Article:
I ended the conference with Rod Johnson's "Spring Framework 2.5: New and Notable". Rod spent a fair amount of time on both the new @AutoWire dependency injection annotation as well as the OSGi-enablement of Spring itself. For those who have been following Guice, the first was nice but no big deal. The second (the integration of OSGi into Spring) was much more interesting given the move of many big application server vendors--WebLogic, WebSphere, Glassfish, etc.--to OSGi as the modularization and versioning platform of choice.
And, just like that, JavaOne was over. I rode up the escalator in the Moscone Center with a slight tear in my eye and a fistful of receipts for my expense report. Well, here's to next year...
I'm here at JavaOne this week in San Francisco sitting through the usual spiel of vendor pitches and technology presentations. As always, the conference is a bit of a zoo...long lines for popular presentations, lots of things going on.
Today I found an interesting video about building user interfaces using the Google Web Toolkit (GWT). This was taken from a presentation at the IndicThreads.com Conference on Java Technology held in Pune, India (I found the video over at IndicThreads.com).
Below is an excerpt from the post:
Chris Schalk's session on 'Building User interfaces using GWT' presented at the IndicThreads.com Conference On Java Technology 2007 held in Oct 2007 in Pune, India.
This session serves as an up to date review of the latest technologies and methodologies for "Building User interfaces using GWT". Specifically covered is - What is Google Web Toolkit (GWT), the potential of Ajax, what GWT brings to Ajax, what GWT focuses on, the Ajax Architectural Shift, building Ajax apps with Java(TM) technology and important GWT applets.
The GWT Mission is to radically improve the web experience for users. This is achieved by allowing developers to use existing Java tools to build no-compromise Ajax for modern browser users.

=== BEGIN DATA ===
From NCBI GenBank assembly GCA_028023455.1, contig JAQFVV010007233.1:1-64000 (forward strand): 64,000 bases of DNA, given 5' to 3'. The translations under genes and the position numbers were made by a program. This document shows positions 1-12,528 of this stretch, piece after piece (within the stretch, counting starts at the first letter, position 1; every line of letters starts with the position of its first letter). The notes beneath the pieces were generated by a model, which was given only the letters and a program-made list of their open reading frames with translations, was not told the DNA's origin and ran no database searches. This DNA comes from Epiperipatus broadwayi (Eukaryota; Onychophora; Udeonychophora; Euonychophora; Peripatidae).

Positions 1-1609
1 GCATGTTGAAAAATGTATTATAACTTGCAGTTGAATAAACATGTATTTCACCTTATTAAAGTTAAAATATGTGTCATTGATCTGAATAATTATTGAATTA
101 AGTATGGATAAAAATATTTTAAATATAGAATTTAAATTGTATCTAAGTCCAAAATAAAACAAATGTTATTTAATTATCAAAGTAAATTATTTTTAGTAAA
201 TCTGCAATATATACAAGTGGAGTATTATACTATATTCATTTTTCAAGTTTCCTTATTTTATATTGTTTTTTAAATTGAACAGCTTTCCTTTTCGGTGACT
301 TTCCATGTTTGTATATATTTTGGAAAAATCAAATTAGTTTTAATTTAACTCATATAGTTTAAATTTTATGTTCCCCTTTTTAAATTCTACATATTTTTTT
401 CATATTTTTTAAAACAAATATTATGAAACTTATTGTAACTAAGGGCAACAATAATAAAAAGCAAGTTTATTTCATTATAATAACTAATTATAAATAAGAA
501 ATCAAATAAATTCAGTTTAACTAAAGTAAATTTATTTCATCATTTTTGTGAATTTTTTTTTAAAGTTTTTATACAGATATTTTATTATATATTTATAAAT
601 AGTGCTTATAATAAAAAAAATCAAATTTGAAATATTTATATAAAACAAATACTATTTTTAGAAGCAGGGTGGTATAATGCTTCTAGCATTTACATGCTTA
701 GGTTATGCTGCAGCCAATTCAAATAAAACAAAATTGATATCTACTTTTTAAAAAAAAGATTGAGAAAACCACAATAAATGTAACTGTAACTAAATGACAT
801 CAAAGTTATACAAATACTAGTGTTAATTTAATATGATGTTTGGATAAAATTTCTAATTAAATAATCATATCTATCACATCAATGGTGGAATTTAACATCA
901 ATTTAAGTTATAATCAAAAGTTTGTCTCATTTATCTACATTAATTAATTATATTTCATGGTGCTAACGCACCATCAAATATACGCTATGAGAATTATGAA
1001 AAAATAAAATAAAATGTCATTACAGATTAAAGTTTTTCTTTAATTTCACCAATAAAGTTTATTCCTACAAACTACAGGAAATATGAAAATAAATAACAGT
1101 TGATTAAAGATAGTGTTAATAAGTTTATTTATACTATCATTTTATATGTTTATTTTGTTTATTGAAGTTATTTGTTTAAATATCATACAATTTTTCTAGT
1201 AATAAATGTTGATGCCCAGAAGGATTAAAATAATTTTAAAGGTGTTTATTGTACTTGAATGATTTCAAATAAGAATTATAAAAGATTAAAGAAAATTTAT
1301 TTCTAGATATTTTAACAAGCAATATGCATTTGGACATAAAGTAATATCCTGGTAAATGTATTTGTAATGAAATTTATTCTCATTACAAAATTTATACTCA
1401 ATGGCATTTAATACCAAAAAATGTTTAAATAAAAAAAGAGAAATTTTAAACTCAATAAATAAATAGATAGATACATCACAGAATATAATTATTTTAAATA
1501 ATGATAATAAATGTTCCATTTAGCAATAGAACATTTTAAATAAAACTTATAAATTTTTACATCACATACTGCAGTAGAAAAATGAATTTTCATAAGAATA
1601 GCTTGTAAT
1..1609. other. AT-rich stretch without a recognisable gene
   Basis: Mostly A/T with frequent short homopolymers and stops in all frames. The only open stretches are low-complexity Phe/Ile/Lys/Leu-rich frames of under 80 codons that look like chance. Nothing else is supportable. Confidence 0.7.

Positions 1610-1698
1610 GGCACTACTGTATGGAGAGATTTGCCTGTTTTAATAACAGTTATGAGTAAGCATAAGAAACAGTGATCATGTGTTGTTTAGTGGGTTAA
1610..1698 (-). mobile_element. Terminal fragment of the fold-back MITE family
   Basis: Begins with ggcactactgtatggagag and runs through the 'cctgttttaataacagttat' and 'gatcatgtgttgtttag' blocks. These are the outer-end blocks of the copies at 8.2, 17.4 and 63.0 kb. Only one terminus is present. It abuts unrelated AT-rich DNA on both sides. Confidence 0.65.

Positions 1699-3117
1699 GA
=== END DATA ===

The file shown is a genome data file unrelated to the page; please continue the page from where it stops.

Speaker- Chris Schalk is a Developer Advocate for Google and helps promote Google Ajax technologies around the world. He is also one of the original members of the OpenAjax Alliance. Prior to Google, Schalk was a Principal Product Manager and Java Evangelist for Oracle's application server and development tools division. While at Oracle, he worked to define the overall Web development experience for Oracle JDeveloper and ADF Faces (Trinidad). He is also the co-author of JavaServer Faces: The Complete Reference published through McGraw-Hill Osborne
To read the full post click here and you can watch the video below.
It is always nice to see more information on the GWT as it is a great tool for Java developers that would like to make Ajax applications.
"Yes Virginia, there is an Ajax Experience planned for 2008"
Announced today, Ajaxian will be holding its Ajax Experience conference this year. The dates have been set as September 29 - October 1, 2008 and the venue will be the Renaissance Waterfront Hotel in Boston, MA. They have opened the Call for Papers until January 31, 2008.
If you're thinking about submitting a paper:
Approved speakers get a free pass to show and a stipend towards airfare and hotel. See our Call for Papers page for more details on how to submit a talk.
Video of the "Conversation with Josh Bloch" from Pearson Education's Voices That Matter: Google Web Toolkit 2007 conference.
Josh Bloch is the Chief Java Architect at Google. Previously he was a Distinguished Engineer at Sun Microsystems and a Senior Systems Designer at Transarc. He led the design and implementation of numerous Java platform features, including the JDK 5.0 language enhancements and the Java Collections Framework. He holds a Ph.D. in Computer Science from Carnegie-Mellon University and a B.S. in Computer Science from Columbia University.